Cannes Review: Julia Ducournau’s ‘Titane’

Cannes Film Festival

Provocateur Julia Ducournau goes full throttle with Titane, a startling entry into the Cannes competition. While her terrific horror Raw explored gender, power and sexuality via cannibalism, Titane does so with auto(mobile)-erotic symbolism.

Agathe Rousselle is a dynamic lead as Alexia, a car promotions model who, ironically, suffered head injuries in a car accident as a child. The resulting operation involved a good degree of metal, something that appears to have stayed with her into adulthood – and is intrinsically linked to her mentality and sexuality. This might explain her irresistible allure for motor fanatics — or, maybe these are just the type of men who obsess about girls who gyrate on the hoods of sports cars.


Either way, unwanted attention leads to gruesome ends, but that is just the beginning. Alexia has a sexual encounter with/in a vehicle that brings extraordinary consequences, then ends up on the run posing as a man. She finds shelter in a fire station with a chief, Vincent (Vincent Lindon), who has lost his son. Prepare yourself for quite the gender reveal.

With a pulsating soundtrack and a visual aesthetic that alternates between strip club and abattoir, Titane also is a shock-driven genre film that has plenty of violent, squirm-inducing moments. But behind its high-octane exterior there are fascinating themes that Ducournau begins to explore. There’s a touching story of grief and denial as Vincent deludes himself about his long-lost son. Lindon is terrific in this role, welling up convincingly as he struggles to deal with loss while attempting to pretend it never happened. He’s also oozing OTT macho energy, injecting what presumably is steroids while quietly crumbling when no one is looking. Extreme notions of masculinity are visualised when the male firefighters dance to Gabba music, lit like a pop video, aggressive but homoerotic. Ducournau takes that combination to another level in a witty, uncomfortable scene that follows.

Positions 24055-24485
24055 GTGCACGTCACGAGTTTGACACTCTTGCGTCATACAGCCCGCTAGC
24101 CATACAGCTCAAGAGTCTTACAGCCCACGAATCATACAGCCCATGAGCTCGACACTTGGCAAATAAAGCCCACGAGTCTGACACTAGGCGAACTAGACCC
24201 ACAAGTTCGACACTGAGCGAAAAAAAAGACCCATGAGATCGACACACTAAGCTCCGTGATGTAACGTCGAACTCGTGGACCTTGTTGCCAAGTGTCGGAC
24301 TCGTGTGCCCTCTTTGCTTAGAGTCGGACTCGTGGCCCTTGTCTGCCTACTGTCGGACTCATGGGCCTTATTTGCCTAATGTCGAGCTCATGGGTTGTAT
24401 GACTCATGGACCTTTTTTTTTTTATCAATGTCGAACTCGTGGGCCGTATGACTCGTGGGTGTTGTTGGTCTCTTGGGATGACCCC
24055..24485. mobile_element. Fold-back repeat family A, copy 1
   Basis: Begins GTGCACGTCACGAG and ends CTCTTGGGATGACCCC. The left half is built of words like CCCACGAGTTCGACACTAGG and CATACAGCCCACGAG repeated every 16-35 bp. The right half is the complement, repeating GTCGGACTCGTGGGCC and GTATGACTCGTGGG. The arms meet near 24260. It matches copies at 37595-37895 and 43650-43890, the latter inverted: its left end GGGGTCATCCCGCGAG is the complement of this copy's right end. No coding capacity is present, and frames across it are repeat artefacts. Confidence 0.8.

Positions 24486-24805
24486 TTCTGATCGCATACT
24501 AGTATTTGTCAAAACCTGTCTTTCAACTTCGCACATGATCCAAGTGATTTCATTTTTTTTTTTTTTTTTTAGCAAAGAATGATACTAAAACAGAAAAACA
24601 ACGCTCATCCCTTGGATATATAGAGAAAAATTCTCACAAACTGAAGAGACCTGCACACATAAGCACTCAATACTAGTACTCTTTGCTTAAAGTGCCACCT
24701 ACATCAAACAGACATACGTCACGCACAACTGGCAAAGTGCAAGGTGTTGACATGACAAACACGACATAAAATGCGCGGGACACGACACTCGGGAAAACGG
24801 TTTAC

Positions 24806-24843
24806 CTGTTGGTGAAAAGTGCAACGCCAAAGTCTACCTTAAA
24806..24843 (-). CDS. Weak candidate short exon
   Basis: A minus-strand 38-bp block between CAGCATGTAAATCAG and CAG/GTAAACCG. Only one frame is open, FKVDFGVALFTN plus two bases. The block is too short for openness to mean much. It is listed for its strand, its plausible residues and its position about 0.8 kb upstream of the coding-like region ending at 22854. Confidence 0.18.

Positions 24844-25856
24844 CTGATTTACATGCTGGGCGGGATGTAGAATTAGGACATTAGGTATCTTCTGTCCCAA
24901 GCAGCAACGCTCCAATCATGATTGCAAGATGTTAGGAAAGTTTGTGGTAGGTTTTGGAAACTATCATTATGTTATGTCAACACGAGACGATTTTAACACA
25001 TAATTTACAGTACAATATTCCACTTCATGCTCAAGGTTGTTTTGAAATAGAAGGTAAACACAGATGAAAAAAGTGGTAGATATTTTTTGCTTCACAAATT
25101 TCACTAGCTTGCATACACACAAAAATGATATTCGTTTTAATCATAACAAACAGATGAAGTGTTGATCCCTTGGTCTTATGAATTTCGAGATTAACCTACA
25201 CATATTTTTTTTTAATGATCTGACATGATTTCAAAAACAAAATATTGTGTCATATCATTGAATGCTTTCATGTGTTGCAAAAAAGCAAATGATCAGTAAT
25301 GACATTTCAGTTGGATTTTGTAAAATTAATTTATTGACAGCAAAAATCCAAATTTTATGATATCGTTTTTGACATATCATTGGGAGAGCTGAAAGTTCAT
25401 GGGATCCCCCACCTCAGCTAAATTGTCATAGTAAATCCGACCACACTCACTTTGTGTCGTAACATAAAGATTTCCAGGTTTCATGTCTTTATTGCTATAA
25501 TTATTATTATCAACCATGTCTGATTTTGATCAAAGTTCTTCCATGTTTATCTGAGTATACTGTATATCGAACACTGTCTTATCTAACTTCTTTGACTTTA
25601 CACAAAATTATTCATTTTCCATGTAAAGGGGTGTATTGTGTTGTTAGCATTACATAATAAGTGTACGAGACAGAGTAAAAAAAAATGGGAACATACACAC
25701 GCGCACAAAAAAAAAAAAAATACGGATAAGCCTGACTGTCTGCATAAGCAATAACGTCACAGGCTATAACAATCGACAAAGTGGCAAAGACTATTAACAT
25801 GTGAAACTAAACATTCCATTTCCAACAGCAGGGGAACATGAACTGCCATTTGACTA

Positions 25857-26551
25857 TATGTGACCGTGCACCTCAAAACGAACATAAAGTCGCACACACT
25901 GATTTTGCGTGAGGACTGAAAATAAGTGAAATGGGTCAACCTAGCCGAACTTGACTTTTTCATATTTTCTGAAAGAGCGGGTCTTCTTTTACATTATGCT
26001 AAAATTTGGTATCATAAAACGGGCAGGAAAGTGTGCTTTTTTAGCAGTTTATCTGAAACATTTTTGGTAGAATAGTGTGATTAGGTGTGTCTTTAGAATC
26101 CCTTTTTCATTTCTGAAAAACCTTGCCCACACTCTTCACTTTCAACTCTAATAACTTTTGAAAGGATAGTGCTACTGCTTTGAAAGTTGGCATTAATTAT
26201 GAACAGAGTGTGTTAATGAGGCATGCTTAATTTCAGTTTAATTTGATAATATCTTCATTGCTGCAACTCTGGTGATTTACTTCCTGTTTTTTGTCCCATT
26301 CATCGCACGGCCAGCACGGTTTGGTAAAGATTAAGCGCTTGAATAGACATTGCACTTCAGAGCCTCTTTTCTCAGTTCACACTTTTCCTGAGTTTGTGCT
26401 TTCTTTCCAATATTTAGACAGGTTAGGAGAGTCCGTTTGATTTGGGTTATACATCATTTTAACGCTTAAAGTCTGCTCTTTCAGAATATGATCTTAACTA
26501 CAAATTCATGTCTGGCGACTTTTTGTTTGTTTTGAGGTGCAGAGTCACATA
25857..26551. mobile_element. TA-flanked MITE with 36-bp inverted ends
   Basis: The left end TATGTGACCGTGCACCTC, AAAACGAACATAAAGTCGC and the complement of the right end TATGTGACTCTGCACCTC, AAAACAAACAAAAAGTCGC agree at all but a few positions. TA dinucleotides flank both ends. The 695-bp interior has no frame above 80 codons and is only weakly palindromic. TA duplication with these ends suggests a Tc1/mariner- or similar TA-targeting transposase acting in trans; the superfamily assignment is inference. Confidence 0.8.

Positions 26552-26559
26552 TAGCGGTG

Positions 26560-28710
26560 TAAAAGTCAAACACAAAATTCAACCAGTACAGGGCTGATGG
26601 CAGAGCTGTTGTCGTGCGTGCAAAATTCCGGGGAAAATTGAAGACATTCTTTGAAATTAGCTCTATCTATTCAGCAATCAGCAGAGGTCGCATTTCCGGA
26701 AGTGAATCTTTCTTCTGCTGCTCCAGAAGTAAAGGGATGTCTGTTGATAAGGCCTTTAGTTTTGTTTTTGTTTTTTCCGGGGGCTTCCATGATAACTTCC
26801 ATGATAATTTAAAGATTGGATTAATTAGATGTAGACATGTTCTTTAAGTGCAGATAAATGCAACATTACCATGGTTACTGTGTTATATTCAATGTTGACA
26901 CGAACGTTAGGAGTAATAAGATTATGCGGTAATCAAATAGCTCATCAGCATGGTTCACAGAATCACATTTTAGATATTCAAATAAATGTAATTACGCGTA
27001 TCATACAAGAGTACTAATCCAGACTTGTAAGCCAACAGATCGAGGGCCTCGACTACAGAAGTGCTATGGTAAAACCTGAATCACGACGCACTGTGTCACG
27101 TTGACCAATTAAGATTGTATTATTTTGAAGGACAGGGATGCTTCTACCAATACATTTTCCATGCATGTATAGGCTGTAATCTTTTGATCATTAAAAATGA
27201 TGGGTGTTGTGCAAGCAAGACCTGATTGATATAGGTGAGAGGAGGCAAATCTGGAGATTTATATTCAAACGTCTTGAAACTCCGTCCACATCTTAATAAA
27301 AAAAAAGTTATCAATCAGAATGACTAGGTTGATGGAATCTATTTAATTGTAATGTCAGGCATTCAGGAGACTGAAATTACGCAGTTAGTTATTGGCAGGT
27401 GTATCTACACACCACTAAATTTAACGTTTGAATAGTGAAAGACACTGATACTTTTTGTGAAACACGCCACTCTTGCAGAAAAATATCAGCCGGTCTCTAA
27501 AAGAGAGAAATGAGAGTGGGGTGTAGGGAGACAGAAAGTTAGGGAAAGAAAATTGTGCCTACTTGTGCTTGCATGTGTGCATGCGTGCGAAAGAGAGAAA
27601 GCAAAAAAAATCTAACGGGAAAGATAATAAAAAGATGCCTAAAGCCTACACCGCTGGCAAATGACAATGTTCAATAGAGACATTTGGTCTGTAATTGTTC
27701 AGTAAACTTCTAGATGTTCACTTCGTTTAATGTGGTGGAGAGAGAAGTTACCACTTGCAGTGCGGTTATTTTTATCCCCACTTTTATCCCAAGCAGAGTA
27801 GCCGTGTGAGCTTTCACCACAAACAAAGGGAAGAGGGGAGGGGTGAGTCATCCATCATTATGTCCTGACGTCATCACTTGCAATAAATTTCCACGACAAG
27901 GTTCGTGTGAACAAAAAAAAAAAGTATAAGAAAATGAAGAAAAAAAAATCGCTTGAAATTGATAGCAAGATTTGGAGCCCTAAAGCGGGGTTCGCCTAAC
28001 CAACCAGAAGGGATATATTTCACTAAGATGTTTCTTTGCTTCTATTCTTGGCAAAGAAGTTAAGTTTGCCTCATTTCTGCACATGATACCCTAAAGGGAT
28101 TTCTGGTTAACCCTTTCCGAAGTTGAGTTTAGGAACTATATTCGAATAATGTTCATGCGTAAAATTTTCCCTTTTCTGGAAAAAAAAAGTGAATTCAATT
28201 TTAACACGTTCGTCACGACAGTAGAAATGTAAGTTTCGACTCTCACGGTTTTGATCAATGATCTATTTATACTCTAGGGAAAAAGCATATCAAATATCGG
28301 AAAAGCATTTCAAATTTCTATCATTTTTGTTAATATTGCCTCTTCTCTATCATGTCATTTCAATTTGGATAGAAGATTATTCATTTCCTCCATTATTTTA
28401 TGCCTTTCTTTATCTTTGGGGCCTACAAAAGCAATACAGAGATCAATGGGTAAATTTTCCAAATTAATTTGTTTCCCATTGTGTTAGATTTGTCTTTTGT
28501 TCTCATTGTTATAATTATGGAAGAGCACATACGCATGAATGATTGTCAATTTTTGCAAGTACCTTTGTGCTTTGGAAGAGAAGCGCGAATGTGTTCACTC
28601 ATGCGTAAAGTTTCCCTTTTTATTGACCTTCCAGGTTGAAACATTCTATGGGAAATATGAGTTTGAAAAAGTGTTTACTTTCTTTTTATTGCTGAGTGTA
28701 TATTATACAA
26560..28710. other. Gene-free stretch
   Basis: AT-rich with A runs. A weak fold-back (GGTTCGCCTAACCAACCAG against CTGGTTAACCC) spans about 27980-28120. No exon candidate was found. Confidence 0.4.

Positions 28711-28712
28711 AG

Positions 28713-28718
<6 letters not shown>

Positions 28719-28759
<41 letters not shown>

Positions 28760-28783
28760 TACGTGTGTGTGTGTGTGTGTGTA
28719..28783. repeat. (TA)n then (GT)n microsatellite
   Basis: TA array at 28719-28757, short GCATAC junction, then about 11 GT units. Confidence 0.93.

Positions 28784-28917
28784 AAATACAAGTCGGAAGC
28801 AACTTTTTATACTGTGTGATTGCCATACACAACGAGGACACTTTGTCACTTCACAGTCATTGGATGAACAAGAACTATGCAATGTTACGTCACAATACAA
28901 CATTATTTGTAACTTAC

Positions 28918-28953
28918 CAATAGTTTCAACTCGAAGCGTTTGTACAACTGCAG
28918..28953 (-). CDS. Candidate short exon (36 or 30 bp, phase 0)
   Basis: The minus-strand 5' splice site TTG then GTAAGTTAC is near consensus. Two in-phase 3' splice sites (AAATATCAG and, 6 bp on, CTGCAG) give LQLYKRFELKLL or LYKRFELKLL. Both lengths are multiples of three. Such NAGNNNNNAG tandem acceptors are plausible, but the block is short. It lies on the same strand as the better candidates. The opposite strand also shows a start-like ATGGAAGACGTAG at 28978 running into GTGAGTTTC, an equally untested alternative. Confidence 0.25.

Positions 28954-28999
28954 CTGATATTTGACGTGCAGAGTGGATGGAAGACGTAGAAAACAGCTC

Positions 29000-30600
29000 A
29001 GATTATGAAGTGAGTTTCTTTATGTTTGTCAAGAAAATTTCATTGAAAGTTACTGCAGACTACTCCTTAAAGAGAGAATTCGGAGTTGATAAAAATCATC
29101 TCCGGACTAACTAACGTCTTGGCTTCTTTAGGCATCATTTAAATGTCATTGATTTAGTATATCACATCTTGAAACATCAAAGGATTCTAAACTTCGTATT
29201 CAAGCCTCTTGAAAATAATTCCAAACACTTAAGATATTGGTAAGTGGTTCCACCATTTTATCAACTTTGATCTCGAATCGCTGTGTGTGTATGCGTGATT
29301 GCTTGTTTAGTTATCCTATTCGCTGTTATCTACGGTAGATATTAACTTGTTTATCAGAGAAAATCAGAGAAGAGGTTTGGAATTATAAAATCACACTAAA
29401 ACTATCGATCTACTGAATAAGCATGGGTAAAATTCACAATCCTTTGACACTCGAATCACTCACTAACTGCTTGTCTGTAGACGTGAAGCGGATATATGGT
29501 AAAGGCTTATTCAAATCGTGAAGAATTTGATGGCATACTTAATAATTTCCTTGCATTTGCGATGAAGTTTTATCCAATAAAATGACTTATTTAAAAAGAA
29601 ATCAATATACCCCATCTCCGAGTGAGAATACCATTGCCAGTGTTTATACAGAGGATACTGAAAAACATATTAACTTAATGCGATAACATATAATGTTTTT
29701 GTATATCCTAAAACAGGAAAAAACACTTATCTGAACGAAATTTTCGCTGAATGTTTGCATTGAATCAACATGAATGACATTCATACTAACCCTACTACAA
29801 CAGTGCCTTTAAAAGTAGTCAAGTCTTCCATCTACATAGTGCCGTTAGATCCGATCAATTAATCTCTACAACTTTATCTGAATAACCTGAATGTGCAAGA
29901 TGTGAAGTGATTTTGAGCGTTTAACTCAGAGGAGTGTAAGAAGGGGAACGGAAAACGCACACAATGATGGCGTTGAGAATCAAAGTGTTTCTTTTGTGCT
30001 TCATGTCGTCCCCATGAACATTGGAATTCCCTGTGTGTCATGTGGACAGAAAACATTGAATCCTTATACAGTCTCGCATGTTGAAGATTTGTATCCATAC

Femininity and fecundity are central to the tale, and again they often are represented visually rather than through dialogue (Alexia has long periods of silence). There is much to decode regarding birth, maternity, independence, sexual preference, unconscious bias. While Titane is not as overtly feminist as Raw, having a central female character who is so hard to access — or even like — might be part of the agenda. Titane is ambitious, and not quite in Raw’s league, but it’s never dull. Ducournau has revved up the Cannes competition with an intriguing entry into the race.

This article was printed from